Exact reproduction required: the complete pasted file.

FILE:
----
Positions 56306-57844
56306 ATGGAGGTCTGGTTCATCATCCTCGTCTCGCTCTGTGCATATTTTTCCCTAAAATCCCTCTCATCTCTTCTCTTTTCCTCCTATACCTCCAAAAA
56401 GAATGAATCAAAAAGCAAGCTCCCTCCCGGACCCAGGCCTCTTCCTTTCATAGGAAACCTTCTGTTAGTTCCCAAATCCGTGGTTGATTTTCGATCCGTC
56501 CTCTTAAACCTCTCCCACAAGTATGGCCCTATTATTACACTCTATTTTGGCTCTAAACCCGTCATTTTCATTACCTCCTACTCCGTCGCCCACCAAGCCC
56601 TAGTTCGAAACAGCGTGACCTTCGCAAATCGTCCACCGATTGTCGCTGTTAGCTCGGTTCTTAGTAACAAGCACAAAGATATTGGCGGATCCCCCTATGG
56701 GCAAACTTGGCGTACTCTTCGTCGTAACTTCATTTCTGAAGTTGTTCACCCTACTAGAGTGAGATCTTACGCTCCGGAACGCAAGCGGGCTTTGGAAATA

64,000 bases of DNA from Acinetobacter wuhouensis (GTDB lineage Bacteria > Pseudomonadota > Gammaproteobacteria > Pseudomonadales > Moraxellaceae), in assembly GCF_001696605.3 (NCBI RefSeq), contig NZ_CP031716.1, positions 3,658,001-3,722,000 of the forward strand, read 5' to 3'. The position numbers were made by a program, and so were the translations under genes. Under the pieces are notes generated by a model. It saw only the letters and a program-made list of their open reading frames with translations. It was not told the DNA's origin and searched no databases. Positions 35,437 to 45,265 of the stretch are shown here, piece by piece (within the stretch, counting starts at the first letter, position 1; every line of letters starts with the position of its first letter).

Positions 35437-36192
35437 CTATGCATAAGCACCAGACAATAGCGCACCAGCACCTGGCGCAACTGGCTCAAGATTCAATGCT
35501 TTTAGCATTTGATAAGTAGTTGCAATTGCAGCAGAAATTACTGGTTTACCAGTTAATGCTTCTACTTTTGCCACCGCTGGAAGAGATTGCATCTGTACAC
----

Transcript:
Positions 56306-57844
56306 ATGGAGGTCTGGTTCATCATCCTCGTCTCGCTCTGTGCATATTTTTCCCTAAAATCCCTCTCATCTCTTCTCTTTTCCTCCTATACCTCCAAAAA
56401 GAATGAATCAAAAAGCAAGCTCCCTCCCGGACCCAGGCCTCTTCCTTTCATAGGAAACCTTCTGTTAGTTCCCAAATCCGTGGTTGATTTTCGATCCGTC
56501 CTCTTAAACCTCTCCCACAAGTATGGCCCTATTATTACACTCTATTTTGGCTCTAAACCCGTCATTTTCATTACCTCCTACTCCGTCGCCCACCAAGCCC
56601 TAGTTCGAAACAGCGTGACCTTCGCAAATCGTCCACCGATTGTCGCTGTTAGCTCGGTTCTTAGTAACAAGCACAAAGATATTGGCGGATCCCCCTATGG
56701 GCAAACTTGGCGTACTCTTCGTCGTAACTTCATTTCTGAAGTTGTTCACCCTACTAGAGTGAGATCTTACGCTCCGGAACGCAAGCGGGCTTTGGAAATA

64,000 bases of DNA from Acinetobacter wuhouensis (GTDB lineage Bacteria > Pseudomonadota > Gammaproteobacteria > Pseudomonadales > Moraxellaceae), in assembly GCF_001696605.3 (NCBI RefSeq), contig NZ_CP031716.1, positions 3,658,001-3,722,000 of the forward strand, read 5' to 3'. The position numbers were made by a program, and so were the translations under genes. Under the pieces are notes generated by a model. It saw only the letters and a program-made list of their open reading frames with translations. It was not told the DNA's origin and searched no databases. Positions 35,437 to 45,265 of the stretch are shown here, piece by piece (within the stretch, counting starts at the first letter, position 1; every line of letters starts with the position of its first letter).

Positions 35437-36192
35437 CTATGCATAAGCACCAGACAATAGCGCACCAGCACCTGGCGCAACTGGCTCAAGATTCAATGCT
35501 TTTAGCATTTGATAAGTAGTTGCAATTGCAGCAGAAATTACTGGTTTACCAGTTAATGCTTCTACTTTTGCCACCGCTGGAAGAGATTGCATCTGTACAC